These results are similar to those found in November, when 59% of adults said the strike had no impact on their lives.
The strike is against the Alliance of Motion Picture and Television Producers, an organization that represents the interests of American film and television producers. Writers want more money from the sale of DVDs and a share of revenue generated by the sale of TV shows and films over the Internet. The last strike occurred in 1988 and lasted 22 weeks, costing the American entertainment industry an estimated 500 million dollars.
Over 12,000 writers have joined the strike since November 5. In January, it was estimated that the strike so far has cost the industry $1 billion.
While several late-night talk shows such as “The Tonight Show with Jay Leno”, “Jimmy Kimmel Live” and “The Daily Show” have begun filming new episodes this month, major award shows like the Golden Globes were turned into national press conferences.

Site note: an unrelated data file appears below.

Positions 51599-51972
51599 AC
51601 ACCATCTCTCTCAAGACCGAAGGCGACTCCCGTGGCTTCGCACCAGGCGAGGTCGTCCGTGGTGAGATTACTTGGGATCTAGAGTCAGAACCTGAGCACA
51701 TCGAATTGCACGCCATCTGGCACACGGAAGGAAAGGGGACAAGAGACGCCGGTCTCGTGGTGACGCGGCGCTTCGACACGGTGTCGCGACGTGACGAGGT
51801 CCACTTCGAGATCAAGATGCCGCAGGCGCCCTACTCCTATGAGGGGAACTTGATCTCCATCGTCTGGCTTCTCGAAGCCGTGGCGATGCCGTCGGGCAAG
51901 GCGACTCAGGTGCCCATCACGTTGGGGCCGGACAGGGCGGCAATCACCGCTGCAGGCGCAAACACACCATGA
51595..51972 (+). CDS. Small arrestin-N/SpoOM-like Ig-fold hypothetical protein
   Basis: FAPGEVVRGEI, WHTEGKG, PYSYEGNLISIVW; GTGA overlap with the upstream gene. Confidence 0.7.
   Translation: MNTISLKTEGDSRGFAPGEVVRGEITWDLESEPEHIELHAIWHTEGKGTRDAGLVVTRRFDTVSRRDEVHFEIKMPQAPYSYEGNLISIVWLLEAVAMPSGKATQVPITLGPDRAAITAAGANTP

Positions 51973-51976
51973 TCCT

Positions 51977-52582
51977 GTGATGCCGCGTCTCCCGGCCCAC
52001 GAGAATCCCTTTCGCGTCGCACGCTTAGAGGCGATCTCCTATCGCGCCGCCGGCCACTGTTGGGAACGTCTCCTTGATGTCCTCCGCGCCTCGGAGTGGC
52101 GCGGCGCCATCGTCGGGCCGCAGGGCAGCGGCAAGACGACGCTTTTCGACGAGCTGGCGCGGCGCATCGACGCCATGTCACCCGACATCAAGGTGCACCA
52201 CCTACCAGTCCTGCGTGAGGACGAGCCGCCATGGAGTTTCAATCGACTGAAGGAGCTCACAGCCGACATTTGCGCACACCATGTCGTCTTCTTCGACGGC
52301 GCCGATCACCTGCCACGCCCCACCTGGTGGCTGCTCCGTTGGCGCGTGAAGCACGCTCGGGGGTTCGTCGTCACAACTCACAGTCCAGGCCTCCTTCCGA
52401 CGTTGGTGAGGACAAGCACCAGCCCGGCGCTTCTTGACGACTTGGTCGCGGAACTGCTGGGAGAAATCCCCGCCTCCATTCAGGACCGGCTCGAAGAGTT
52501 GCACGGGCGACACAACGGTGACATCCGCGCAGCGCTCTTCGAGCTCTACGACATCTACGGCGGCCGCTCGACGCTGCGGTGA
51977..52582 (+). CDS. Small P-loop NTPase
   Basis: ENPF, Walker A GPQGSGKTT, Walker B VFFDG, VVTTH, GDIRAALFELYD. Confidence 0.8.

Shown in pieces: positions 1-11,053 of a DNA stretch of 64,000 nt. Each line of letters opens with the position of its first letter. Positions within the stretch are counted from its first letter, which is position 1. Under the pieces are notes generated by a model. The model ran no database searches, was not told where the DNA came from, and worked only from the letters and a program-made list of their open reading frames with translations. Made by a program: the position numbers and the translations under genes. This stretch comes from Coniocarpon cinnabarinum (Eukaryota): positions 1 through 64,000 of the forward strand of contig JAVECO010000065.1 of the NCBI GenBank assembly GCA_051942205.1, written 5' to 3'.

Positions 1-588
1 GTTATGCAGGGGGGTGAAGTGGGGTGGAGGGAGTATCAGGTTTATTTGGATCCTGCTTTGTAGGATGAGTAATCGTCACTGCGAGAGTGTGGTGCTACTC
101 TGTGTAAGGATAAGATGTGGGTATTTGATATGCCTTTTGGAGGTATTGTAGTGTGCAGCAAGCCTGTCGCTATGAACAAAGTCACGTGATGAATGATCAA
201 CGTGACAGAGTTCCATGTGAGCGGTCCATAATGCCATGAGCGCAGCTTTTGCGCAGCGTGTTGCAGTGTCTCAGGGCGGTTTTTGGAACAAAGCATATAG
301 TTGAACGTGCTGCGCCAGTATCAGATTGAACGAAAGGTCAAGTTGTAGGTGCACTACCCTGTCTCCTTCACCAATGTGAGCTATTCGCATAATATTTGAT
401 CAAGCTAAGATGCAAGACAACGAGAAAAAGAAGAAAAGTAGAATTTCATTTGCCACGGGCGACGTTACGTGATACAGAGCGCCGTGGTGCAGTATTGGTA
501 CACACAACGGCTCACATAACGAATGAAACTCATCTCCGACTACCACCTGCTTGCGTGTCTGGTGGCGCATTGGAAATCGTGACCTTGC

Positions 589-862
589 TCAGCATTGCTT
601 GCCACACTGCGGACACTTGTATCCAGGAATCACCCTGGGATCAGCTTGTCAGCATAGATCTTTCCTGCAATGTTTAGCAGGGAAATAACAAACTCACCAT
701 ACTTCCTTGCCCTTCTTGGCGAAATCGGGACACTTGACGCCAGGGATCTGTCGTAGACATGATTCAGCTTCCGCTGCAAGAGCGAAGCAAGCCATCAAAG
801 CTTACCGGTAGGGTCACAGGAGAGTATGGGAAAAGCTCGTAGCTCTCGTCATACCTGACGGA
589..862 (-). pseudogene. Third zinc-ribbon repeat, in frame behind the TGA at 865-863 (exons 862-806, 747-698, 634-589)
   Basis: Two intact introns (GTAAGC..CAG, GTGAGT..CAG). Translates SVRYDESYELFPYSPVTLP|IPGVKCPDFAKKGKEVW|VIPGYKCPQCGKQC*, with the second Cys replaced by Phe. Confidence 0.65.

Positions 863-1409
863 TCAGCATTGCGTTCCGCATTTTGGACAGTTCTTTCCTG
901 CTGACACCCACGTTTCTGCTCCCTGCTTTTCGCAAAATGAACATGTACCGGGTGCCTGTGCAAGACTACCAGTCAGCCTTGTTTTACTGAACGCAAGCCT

In the same survey, only 30% of adults say they miss their favorite T.V. shows affected by the strike. The majority (60%) said they do not.
Even with halted production on many popular television shows, only 42% of adults say they have been following news stories regarding the strike at least somewhat closely. Another 58% say they have been not following stories closely or at all. This may come as a surprise when 76% of adults report they watch at least an hour of television a day, with 38% who report watching over two hours.
January 10-11, 2008. The margin of sampling error is +/- 3 percentage points with a 95% level of confidence.
Rasmussen Reports is an electronic publishing firm specializing in the collection, publication, and distribution of public opinion polling information.
Scott Rasmussen, president of Rasmussen Reports, has been an independent pollster for more than a decade.